A home redesigned on a suburban Melbourne block as a series of villages, the Tower House by architect Andrew Maynard, received the top award for alterations and additions. In a big week for Maynard, the home is also in the running for a World Architecture Festival residential award, announced in Singapore today. The top multiple housing award went to Melbourne’s Upper House by Jackson Clements Burrows Architects.

The top heritage award was presented to Sydney’s Irving Street Brewery by Tzannes Associates, the small project award to #thebarnTAS by workbylizandalex, urban design to Canberra’s NewActon Precinct by Fender Katsalidis Architects, and the steel architecture award to the Adelaide Oval Redevelopment by Cox Architecture, Walter Brooke and Hames Sharley.

National Architecture Awards Irving Street Brewery by Tzannes Associates. Photo: John Gollings National Architecture Awards Irving Street Brewery by Tzannes Associates. Photo: John Gollings

Winner of the major heritage award, this wonderfully futurist, sculptural project overlooking Broadway must cause as much head-scratching as its close neighbour, the One Central Park heliostat. Everyone knows they’re there, but few know why or what they are. On top of the historic brick brewery at the heart of the old Carlton United Brewery site, this is part of a forward-thinking tri-generation plant for the entire surrounding development, imaginatively integrated and masterfully combining new technology, sustainability, urban design and heritage.

Bankstown Library and Knowledge Centre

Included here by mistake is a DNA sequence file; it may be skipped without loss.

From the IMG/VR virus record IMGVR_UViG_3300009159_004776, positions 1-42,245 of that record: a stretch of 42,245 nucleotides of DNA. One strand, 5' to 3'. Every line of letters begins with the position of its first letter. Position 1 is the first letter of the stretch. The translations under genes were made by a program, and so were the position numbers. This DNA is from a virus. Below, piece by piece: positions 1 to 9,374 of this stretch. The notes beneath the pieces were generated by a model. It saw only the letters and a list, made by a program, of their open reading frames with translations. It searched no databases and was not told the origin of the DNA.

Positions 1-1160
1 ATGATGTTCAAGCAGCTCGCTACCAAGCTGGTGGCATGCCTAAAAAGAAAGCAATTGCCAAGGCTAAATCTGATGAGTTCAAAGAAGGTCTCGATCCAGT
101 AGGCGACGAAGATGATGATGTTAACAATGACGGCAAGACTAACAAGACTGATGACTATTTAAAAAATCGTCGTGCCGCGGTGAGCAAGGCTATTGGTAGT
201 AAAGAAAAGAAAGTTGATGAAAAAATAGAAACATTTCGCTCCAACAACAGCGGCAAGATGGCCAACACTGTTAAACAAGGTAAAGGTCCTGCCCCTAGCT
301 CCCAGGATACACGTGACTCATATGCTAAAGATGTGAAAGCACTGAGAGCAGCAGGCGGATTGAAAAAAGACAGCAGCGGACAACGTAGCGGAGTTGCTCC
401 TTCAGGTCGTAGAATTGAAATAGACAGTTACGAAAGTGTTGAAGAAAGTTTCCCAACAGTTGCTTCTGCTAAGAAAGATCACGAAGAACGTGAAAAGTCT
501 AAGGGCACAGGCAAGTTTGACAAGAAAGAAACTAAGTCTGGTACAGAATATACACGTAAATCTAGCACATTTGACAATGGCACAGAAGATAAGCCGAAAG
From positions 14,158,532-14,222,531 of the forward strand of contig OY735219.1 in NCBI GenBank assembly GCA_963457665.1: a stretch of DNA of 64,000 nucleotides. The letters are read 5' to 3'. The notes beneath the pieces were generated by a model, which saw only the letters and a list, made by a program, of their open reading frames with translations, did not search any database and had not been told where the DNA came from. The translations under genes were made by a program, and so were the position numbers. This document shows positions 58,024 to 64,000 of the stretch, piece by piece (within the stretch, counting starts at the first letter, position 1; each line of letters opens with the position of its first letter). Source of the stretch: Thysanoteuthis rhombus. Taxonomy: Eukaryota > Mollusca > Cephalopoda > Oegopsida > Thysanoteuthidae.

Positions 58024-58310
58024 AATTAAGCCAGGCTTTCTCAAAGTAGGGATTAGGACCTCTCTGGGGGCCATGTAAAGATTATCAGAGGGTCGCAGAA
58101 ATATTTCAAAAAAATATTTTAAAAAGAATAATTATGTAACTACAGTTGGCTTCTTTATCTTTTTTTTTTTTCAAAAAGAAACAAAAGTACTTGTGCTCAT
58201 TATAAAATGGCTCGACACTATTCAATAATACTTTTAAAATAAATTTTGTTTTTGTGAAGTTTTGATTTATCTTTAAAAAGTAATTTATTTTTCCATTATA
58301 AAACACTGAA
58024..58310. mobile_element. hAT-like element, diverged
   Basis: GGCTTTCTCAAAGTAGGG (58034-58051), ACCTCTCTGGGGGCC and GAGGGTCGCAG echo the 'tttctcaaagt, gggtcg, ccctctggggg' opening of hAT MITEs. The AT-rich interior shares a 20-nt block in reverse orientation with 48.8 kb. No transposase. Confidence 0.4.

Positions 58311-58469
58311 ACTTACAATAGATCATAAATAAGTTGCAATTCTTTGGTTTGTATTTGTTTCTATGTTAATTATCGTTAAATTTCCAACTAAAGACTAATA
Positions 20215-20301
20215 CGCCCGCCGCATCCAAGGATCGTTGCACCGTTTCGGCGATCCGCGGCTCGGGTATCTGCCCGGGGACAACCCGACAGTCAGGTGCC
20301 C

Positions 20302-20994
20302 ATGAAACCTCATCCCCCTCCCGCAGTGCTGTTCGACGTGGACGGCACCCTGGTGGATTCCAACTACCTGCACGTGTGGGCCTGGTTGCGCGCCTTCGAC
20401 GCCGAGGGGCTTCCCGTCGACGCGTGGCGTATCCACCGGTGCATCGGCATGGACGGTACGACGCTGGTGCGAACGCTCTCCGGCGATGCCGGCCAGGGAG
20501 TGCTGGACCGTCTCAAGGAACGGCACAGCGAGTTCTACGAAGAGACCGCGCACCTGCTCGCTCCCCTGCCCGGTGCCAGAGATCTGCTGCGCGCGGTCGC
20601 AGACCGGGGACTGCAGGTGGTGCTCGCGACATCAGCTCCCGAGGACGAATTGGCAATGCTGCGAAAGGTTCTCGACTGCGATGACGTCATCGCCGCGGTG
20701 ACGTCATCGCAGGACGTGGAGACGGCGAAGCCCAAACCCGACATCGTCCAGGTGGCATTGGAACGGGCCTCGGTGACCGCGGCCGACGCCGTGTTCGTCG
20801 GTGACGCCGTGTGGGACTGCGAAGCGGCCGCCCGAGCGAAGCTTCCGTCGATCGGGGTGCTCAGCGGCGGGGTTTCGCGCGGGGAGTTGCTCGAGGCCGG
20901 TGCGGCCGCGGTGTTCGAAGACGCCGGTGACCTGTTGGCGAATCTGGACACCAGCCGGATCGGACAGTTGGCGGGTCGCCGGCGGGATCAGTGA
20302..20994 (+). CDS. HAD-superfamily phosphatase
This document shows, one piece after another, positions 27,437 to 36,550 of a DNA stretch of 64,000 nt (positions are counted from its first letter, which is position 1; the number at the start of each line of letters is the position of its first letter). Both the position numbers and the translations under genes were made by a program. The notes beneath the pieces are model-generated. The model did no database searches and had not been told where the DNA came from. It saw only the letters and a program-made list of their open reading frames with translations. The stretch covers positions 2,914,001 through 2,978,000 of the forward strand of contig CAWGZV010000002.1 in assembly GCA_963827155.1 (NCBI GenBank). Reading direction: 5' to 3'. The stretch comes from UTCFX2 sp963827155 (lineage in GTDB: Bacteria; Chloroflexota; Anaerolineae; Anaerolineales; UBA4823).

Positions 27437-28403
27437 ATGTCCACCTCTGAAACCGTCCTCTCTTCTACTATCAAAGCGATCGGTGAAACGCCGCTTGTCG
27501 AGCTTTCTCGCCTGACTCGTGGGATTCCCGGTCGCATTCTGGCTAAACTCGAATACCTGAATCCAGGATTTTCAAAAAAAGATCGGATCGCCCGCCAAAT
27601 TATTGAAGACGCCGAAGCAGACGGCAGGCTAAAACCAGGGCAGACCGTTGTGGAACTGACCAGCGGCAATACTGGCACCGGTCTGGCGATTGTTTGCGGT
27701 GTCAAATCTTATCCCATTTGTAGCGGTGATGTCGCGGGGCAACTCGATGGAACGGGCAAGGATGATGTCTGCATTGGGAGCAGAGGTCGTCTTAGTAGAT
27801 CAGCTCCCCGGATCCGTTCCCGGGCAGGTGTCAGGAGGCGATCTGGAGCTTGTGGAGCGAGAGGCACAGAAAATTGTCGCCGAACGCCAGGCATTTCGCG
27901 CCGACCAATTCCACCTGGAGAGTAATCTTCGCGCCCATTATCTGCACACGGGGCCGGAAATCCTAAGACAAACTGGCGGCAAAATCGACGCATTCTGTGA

Bankstown Library and Knowledge Centre by Francis Jones Morehen Thorp. Photo: Christian Mushenko Bankstown Library and Knowledge Centre by Francis Jones Morehen Thorp. Photo: Christian Mushenko

Designed by Francis Jones Morehen Thorp (fjmt), the creation of this inspiring building involved the adaptive reuse, salvage, recycling and renovation of the old Bankstown Town Hall. By salvaging high quality materials (such as timber, precast concrete, aluminum and stainless steel), fjmt were able to set new benchmarks for applying recycled materials to future building projects. The result is a delightful building successfully combining a vibrant community meeting place, a cafe, IT labs and a 300-seat theatre with an excellent library service.

50 Martin Place by Johnson Pilton Walker (JPW)

50 Martin Place by Johnson Pilton Walker. Photo: Brett Boardman Photography. 50 Martin Place by Johnson Pilton Walker. Photo: Brett Boardman Photography.

Winner of the major commercial architecture award and special in multiple ways. One of Sydney’s finest, most opulent buildings from the 1920s, this former Commonwealth Bank headquarters has been sensitively yet inventively reimagined to house Macquarie Bank’s global headquarters. JPW removed an unsympathetic 1980s refurbishment, stripped the interior back to original proportions, opened up the atrium and inserted the world’s first glass cylindrical lifts, before cloaking new upper floors in an extraordinary glass-shingled dome.

The Planchonella House by Jesse Bennett Architect Builder

Planchonella House by Jesse Bennett Architect Builder. Photo: Sean Fennessy. Planchonella House by Jesse Bennett Architect Builder. Photo: Sean Fennessy

This year’s Robin Boyd Award for Residential Architecture is a brave, daring house built to be consumed and given back to the rainforest it rests against. Inventive, playful and open to its ‘jungle’ surroundings in a way rarely seen. Designed by a young architect and interior designer partner for their family, it aims to provide an uncomplicated retreat from a very complex world. What a joy.

UTS Science Faculty Building 7 by Durbach Block Jaggers Architects & BVN

UTS Science Faculty Building 7, by Durbach Block Jaggers Architects & BVN. Photo: Supplied UTS Science Faculty Building 7, by Durbach Block Jaggers Architects & BVN. Photo: Supplied

The most beautiful thing about this sinuous, joyous building is that it not only meets its brief (providing leading science and health facilities, an edge to the new Alumni Green, and more) but that it also offers students something delightfully unexpected: a first-hand education in the value of great design, of the value of spaces and places designed to encourage creativity and innovation. A rare bonus.